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In a month that has so far witnessed major political shifts and temperatures soaring to record levels, the climate down Gorgie way has registered little in the way of change. The new season may only be two weeks young but old rivalries remain, as the uncivil war between the “pant-wetter” and “happy-clapper” tribes of Tynecastle rages on.

Football fans love to deal in extremes and Hearts fans are no different in that regard. Say anything remotely positive about the club, defend Ann Budge or Craig Levein in any way and you’re dismissed as a “sweetie-rustler” and a “jammy-wearer”. By the same token, complain about the standard of football, question the manager’s decisions or criticise a player’s performance and you’re “not a proper supporter”. Continue ad nauseam.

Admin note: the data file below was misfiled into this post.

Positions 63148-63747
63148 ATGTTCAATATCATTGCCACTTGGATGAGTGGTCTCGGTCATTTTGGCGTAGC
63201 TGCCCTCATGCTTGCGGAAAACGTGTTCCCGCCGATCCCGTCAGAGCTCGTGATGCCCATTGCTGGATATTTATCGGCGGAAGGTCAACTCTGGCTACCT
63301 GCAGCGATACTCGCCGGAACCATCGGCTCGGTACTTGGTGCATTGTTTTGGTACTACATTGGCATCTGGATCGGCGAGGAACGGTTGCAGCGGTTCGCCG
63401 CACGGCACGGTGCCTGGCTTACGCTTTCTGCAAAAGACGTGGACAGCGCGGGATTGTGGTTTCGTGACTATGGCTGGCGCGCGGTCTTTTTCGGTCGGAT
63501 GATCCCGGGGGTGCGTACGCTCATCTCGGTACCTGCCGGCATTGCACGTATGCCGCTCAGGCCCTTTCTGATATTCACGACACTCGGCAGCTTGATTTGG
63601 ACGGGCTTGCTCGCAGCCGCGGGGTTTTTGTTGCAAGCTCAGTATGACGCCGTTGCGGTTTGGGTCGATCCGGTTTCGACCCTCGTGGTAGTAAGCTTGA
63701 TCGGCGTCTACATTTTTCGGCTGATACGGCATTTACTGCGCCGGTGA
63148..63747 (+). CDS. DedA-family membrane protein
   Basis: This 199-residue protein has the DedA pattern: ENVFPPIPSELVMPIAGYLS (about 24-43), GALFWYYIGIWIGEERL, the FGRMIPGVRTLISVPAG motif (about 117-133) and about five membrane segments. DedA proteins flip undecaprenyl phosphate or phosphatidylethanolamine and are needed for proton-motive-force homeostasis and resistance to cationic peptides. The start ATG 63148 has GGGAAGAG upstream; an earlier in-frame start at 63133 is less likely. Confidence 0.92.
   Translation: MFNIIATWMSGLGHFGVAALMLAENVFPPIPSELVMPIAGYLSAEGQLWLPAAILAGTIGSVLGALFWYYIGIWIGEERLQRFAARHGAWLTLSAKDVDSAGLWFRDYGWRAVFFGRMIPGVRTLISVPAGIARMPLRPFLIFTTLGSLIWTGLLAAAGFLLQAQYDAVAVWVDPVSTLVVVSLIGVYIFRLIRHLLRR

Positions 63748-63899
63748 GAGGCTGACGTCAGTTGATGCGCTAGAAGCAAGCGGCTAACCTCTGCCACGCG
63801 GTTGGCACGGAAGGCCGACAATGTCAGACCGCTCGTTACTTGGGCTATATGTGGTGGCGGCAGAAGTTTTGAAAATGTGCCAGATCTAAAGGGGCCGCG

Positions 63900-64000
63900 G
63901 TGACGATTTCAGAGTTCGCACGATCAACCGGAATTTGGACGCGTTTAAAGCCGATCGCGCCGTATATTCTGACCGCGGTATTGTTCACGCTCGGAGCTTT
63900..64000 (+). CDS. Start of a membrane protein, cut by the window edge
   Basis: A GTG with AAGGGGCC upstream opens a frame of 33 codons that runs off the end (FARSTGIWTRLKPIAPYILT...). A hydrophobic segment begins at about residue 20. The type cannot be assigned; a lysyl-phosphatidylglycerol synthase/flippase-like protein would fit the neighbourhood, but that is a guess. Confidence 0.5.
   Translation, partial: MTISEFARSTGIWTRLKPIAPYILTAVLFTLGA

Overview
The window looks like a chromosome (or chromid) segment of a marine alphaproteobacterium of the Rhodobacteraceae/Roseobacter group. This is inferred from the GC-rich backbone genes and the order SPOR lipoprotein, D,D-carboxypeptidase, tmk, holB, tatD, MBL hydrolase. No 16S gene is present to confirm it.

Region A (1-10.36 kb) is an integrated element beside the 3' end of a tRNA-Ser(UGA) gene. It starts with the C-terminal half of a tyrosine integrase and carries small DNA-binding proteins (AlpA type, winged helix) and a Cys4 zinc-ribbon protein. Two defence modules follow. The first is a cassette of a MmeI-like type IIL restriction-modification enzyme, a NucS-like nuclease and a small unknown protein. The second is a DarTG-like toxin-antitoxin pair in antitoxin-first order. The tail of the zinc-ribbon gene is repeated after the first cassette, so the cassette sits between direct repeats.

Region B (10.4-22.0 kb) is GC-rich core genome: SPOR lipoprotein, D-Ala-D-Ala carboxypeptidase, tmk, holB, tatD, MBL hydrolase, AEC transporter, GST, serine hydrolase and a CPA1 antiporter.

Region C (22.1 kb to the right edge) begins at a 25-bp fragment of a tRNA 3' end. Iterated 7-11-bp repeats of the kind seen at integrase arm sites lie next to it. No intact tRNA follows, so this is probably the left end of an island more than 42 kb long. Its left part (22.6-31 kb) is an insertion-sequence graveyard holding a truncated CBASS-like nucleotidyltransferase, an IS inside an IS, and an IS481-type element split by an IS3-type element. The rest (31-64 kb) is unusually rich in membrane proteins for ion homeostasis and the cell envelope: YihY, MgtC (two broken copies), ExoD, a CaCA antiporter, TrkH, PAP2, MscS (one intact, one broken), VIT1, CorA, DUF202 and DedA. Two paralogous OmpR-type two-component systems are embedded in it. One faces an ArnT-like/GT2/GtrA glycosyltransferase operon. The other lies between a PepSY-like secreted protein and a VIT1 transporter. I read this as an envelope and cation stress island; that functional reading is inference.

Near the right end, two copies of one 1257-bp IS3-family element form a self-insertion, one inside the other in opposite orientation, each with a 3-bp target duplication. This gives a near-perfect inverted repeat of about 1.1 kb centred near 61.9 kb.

Except, football isn’t that black and white. Having been accused of blind optimism and needless pessimism by members of both factions in response to various tweets and articles over the years, I find myself in no-man’s land without any real sense of allegiance to either.

Over the past two seasons, I have generally been an advocate of patience and pragmatism. However, supporters can only base their views on what plays out in front of them and, having seen little evidence of improvement heading into the third season under Craig Levein’s stewardship, my grip on those values is loosening.

Last season, the most problematic area of this Hearts side – other than its overcrowded treatment room – was the attack. A return of 42 league goals, the lowest of the top six sides by some distance, pointed not only to a lack of ruthlessness in front of goal, but also to a paucity of chances created.